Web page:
Tuesday, November 11, 2008

Personal Aside: Let it Be Said Here First: Emanuel Worst Choice for Chief of Staff.

As one who knew Rahm Emanuel well in what his future biographers may describe as his “early formative years,” let me register a firm dissent from the chorus of favorable opinion greeting his appointment as chief of staff in the Obama administration. The rousing approval has now grown as conventional wisdom and has taken on the character of a cliché…certifiable now that even Carol Marin—whose opinions are always second-hand-- has climbed aboard. Yes Obama is a good choice because he is a realist, not an idealist. There evidently was a feeling in the supine, pro-Obama media, that with all his filmy, gauzy rhetoric, Obama would hire a dreamer in the post who would look at the most beatific of cases and run the operation into the ground: something like what happened in the Carter administration.

No, assuredly, Rahm Emanuel is neither idealist nor dreamer. But he carries inside him all the qualifications to be a real screw-up—because he is known for applying an iron fist…flying into rages…throwing around the “f” word four times in every sentence…in being vindictive and argumentative and not to suffer fools gladly. You must remember that the best chiefs of staff were not of this mien: the best being Jim Baker under Reagan, another being former Senator Howard Baker in the latter days of the Reagan term. The worst were the tough, adamant guys very much like Emanuel. Dwight Eisenhower placed as his chief of staff a resolute, “no-man,” former New Hampshire Governor Sherman Adams. Adams was a laconic but very-very cold and blunt New Englander.

He insisted on being called “Governor Adams.” Because he was curt and abrupt he damaged Ike’s relationships with the Congress greatly. A minor breach of etiquette, trivial enough now in retrospect, interrupted Adams’ service: the acceptance of a vicuna rug from an industrialist in New Hampshire, Bernard Goldfine. Everyone wondered how Ike who liked to compartmentalize the White House would get along without a gate-keeper. Answer: He did just fine. He hired Gen. Jerry Persons who had a sweet temperament. In fact, Ike got along, much better than when Adams was there. Adams also arrogated unto himself the aura that perhaps he was the power behind the throne.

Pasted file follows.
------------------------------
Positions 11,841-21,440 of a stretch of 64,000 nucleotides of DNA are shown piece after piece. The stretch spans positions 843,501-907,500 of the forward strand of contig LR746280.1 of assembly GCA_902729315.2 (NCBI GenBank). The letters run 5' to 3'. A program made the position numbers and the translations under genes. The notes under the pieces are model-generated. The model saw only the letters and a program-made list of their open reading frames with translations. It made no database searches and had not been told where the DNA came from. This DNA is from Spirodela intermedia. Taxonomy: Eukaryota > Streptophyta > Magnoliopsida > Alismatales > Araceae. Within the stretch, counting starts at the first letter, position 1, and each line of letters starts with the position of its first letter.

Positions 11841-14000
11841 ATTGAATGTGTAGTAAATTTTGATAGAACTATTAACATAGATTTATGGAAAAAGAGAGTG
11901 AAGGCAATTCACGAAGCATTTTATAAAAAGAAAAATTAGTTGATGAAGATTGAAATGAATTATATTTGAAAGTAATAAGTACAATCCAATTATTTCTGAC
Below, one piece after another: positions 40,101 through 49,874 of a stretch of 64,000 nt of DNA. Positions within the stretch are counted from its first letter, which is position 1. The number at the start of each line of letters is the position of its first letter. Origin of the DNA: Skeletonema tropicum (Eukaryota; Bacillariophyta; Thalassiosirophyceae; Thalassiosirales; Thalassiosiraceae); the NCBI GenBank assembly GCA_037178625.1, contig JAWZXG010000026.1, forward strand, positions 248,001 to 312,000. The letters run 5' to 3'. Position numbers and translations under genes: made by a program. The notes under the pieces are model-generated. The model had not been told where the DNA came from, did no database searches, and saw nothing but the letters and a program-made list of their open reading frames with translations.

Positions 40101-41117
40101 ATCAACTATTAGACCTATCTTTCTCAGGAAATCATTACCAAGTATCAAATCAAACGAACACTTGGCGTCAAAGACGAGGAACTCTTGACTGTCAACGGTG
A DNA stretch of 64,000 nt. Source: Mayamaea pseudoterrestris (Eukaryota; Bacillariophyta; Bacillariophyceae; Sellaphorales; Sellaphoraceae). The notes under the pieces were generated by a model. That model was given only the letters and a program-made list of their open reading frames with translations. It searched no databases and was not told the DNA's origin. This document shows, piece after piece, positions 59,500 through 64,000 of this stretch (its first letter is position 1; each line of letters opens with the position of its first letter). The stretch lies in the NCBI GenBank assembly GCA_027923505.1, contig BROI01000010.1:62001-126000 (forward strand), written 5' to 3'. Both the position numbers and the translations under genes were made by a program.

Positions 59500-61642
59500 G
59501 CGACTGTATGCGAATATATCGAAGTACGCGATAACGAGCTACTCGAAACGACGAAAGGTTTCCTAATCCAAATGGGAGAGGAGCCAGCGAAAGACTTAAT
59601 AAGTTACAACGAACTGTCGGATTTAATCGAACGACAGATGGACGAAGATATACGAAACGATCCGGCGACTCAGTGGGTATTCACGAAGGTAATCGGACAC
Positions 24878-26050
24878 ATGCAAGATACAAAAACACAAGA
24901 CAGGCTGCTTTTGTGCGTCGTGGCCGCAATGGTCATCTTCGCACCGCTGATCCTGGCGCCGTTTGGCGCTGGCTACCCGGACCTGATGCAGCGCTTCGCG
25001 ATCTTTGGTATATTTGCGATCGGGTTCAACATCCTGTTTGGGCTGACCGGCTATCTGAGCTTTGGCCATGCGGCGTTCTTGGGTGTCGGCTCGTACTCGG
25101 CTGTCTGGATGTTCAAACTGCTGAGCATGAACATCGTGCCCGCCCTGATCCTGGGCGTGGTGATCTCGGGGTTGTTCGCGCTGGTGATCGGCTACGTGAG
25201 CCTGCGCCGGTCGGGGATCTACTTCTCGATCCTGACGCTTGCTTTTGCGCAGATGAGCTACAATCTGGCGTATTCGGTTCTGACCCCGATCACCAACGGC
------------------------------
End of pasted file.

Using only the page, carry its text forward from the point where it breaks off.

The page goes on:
Of course the worst chief of staff was H. R. (Bob) Haldeman, Nixon’s lackey who did what he was told, was very obedient and did not serve as a brake whatsoever on the rages of his boss. Another bull-of-the-woods was Haldeman’s seeming co-chief, John Ehrlichman. I had experience with both and can testify they did a great disservice to the president—and ultimately the presidency.

Not all chiefs of staff who share some…not all…of Emanuel’s temperament were disasters. One who was decidedly not very good but then no disaster either was the man we used to call “Mr. Warmth,” Sam Skinner, who for a time was the gatekeeper for George H. W. Bush. Don Rumsfeld who was Jerry Ford’s first chief of staff was tough and cold. He got rid of Henry Kissinger in the White House and had him concentrate on State…and also succeeded in convincing Ford to dump Vice President Nelson Rockefeller. But Rumsfeld was not a conspicuous success as chief of staff and shortly after he moved to secretary of defense. Dick Cheney was an excellent chief of staff because at that time he had a passion for anonymity, which is what the job entails. To say that Rahm does not have a passion for anonymity is obvious.

The best chiefs of staff are those who have a sweet disposition, try to be gentle, apply the proverbial iron fist in the velvet glove: definitely not Rahm Emanuel’s style.

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